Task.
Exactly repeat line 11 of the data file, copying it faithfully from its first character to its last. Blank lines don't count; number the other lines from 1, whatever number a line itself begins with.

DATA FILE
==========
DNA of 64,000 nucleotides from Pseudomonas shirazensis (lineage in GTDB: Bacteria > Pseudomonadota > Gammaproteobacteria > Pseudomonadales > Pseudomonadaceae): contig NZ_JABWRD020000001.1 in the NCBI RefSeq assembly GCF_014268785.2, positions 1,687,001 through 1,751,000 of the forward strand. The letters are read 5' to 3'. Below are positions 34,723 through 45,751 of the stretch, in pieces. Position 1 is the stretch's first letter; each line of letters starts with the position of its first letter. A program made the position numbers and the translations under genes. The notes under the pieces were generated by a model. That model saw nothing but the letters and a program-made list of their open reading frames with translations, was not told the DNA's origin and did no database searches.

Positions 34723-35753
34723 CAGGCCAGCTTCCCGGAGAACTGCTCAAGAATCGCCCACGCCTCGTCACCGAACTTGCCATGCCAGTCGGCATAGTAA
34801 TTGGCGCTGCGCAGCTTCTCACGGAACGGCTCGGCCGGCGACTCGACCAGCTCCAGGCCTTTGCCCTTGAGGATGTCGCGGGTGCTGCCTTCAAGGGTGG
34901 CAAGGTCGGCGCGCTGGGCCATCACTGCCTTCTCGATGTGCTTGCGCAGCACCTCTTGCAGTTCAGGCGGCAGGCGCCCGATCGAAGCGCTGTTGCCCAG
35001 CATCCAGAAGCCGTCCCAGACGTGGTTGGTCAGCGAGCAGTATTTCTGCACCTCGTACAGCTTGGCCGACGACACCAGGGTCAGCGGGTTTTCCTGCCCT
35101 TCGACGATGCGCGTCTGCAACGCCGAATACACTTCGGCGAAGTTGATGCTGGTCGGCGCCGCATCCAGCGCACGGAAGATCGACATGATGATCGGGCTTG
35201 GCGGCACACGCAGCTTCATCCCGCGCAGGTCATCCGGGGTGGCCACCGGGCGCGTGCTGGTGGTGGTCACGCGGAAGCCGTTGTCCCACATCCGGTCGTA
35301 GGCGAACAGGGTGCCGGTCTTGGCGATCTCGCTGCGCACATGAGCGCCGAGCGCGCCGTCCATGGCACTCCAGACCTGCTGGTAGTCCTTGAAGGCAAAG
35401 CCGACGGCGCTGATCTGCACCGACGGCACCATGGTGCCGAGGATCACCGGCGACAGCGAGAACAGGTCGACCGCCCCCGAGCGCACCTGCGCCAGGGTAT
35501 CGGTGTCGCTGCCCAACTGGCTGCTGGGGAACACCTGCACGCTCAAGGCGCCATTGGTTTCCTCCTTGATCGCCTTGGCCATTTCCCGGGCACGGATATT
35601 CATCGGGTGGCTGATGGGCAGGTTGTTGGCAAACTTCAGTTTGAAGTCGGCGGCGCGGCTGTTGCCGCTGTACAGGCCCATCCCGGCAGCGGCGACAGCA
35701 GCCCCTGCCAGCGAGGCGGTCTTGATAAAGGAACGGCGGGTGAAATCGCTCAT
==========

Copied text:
35501 CGGTGTCGCTGCCCAACTGGCTGCTGGGGAACACCTGCACGCTCAAGGCGCCATTGGTTTCCTCCTTGATCGCCTTGGCCATTTCCCGGGCACGGATATT